1. Synoptic Problem
Course: New Testament Survey - Gospels
Lecture: Synoptic Problem
Again, our Father, we just pause to give you thanks for the privilege that is ours of looking at your word. We pray for insight now, especially, with regard to the gospels of Mathew, Mark and Luke and help us to understand them better so we can be better proclaimers of that message found in those books and we commit ourselves to you today in Jesus' name. Amen.
We're going to begin today looking at the Synoptic Gospels — those gospels that look alike. Synoptic comes from the Greek word syn — together or with, optic, opticians and so forth, to look at. Those gospels that look alike that are to be viewed together. Mathew, Mark and Luke look alike. John doesn't look like Matthew, Mark and Luke. We want to look at, today, why they look alike. Today, we're going to talk about there existing between Mathew, Mark and Luke some sort of literary relationship. Then, beginning tomorrow, we'll start looking at that literary relationship. But, first of all, we want to look at the literary relationship that there is some sort of agreements between them that need to be explained not by chance or by happenstance.
Let me just eliminate the —right from the start, the idea that you can explain the look-alike character of Matthew, Mark and Luke by their being inspired of God. I believe they're inspired by God, but that doesn't explain why they look alike. So, wha — well, the Holy Spirit guided them. That's why they look alike, but then you come across a problem. There's another gospel named John. Does it not look alike because it's not inspired by God? Oh, no, no, I don't — I don't want you to say that. All right, so, you have some that are inspired that God that look alike, some that are inspired by God that don't look alike. So, it can't be the inspiration of these texts that causes them to look alike in that way. So, you have to look for some other reason than that.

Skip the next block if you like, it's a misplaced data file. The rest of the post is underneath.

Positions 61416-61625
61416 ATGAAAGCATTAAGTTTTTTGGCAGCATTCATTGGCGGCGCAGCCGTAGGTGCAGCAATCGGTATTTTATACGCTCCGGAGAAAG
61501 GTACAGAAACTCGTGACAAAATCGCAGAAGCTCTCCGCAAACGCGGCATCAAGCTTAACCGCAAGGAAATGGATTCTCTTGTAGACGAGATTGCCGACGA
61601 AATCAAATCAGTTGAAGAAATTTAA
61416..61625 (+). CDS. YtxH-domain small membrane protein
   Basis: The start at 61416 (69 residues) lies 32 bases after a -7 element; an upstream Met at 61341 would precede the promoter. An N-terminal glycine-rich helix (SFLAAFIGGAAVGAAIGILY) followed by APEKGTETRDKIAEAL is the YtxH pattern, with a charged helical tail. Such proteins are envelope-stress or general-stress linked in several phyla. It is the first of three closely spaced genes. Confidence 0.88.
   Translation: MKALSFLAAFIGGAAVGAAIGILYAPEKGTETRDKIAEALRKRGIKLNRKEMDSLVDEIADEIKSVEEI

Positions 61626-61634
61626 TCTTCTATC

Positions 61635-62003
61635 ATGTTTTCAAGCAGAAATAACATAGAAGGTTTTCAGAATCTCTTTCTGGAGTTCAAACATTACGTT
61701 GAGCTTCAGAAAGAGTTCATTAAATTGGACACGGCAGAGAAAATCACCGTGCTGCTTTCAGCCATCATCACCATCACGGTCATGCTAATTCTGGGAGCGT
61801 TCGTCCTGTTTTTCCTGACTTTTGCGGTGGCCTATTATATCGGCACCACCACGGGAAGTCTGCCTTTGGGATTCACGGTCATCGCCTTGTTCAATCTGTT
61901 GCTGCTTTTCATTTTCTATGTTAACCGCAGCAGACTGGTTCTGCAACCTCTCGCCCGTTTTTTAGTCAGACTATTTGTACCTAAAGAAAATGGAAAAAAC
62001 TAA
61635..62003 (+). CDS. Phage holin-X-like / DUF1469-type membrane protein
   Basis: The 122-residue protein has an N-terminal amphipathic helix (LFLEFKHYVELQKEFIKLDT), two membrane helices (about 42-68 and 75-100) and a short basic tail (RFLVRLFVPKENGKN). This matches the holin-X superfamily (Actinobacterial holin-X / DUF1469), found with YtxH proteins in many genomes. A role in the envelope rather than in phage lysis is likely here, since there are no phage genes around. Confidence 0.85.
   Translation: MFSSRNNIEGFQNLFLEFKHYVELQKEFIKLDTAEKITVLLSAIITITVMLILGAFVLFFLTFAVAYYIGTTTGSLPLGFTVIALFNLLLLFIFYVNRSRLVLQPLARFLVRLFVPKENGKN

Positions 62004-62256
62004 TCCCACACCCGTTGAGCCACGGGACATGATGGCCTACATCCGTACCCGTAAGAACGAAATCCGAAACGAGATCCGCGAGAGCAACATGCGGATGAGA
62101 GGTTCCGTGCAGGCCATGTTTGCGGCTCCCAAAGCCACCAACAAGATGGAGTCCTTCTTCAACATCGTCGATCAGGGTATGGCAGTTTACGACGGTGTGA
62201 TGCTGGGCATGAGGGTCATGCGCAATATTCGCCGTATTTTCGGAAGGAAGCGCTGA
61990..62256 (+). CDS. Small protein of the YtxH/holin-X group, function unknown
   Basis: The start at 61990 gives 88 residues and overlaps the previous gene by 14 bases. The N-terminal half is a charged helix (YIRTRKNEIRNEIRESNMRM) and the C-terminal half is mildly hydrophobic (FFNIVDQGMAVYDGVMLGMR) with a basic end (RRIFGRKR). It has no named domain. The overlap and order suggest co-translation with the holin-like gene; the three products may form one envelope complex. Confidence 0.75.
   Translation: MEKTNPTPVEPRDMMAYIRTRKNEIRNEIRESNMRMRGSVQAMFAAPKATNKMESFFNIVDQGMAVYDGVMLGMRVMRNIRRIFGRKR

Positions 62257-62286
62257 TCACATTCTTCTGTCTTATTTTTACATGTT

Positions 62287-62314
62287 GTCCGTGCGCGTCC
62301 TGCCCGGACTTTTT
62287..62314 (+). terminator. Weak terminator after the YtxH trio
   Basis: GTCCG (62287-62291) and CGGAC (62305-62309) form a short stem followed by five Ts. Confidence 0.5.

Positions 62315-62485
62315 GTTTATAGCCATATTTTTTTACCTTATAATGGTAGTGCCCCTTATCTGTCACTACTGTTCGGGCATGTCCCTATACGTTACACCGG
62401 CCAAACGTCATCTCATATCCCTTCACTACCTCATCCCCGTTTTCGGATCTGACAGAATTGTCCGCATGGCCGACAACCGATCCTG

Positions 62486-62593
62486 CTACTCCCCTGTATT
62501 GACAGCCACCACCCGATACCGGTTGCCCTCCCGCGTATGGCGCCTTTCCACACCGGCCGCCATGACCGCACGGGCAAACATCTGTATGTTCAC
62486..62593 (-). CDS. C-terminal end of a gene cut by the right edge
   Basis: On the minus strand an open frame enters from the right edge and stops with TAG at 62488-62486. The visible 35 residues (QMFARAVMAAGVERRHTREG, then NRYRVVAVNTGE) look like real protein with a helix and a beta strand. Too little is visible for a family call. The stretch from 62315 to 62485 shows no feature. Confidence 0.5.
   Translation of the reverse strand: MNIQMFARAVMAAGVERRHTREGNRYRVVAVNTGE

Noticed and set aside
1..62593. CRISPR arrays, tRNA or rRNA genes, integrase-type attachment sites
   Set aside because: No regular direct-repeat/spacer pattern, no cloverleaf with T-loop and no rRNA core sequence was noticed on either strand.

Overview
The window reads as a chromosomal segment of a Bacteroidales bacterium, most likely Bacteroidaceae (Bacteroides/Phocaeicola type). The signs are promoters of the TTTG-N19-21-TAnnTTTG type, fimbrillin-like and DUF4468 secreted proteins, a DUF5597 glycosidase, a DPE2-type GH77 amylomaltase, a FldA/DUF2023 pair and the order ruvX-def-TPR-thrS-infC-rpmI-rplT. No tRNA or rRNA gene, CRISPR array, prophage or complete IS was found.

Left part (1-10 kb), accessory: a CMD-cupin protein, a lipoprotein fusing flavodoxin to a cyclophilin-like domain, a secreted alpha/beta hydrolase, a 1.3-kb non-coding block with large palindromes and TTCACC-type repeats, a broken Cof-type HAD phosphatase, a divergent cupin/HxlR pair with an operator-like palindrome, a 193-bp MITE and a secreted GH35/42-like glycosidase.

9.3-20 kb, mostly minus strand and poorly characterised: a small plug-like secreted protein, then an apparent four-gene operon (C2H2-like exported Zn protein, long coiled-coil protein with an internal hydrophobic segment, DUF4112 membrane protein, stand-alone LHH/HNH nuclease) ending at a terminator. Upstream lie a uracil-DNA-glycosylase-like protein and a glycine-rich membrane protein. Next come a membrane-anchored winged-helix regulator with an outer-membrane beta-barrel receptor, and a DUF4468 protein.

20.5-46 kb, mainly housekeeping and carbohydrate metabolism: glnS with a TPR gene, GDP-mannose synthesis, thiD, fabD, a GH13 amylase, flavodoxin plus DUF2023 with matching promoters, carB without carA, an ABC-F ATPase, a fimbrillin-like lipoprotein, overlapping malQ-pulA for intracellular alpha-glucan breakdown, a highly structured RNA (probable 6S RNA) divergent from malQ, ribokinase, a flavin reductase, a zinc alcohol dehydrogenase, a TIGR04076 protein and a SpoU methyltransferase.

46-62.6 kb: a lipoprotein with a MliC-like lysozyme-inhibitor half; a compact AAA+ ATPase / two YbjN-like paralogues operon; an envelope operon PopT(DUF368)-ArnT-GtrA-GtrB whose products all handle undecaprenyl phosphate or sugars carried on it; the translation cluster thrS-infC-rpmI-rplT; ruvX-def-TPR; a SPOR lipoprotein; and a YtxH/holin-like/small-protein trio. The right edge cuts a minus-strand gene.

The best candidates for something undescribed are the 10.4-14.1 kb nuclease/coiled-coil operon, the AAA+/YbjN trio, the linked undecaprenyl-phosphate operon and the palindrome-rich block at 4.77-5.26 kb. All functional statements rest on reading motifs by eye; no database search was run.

Well, let's look at some of this character. Turn with me in your synopsis to page two, one, six — 216. We start out this saying concerning the children coming to Jesus as follows, "Then children were brought to Him that He might lay his hands on them" — Mark has — "and they were bringing children to Him that He might touch them." Luke — now they were bringing even infants to Him that he might touch them. All right, so, we have a lot of similarity. Luke then has it when the disciples saw it.
Now, the next line, "Mark and the disciples rebuke them." Luke has, "They rebuke them." The disciples — they rebuke the people. Mark — and when Jesus saw it, he was indignant and said to them — it's been abbreviated in Mathew and Luke, the number of words of agreement — all of a — a sudden, we have a lengthy amount of agreement. "Let" — "let children come to me and do not forbid them for to such belongs the kingdom of heaven or God." A lot of exact agreement. Then, Luke and Mark have, "truly I say to whoever does not receive the kingdom of God like a child, shall not enter it," and then you have Mark and Mathew, "and he took them in his arms and blessed them laying his hands upon them and." A lot of common agreements — close agreement — where do these close agreements come from? Why are they looking alike? Was it perhaps that they had all heard this story and memorized it? In other words, it's because they have an oral access to a tradition, which they've memorized and they are repeating at this point. That's a real possibility — a real possibility. The — the commonality is due to the common oral tradition that they share in this regard.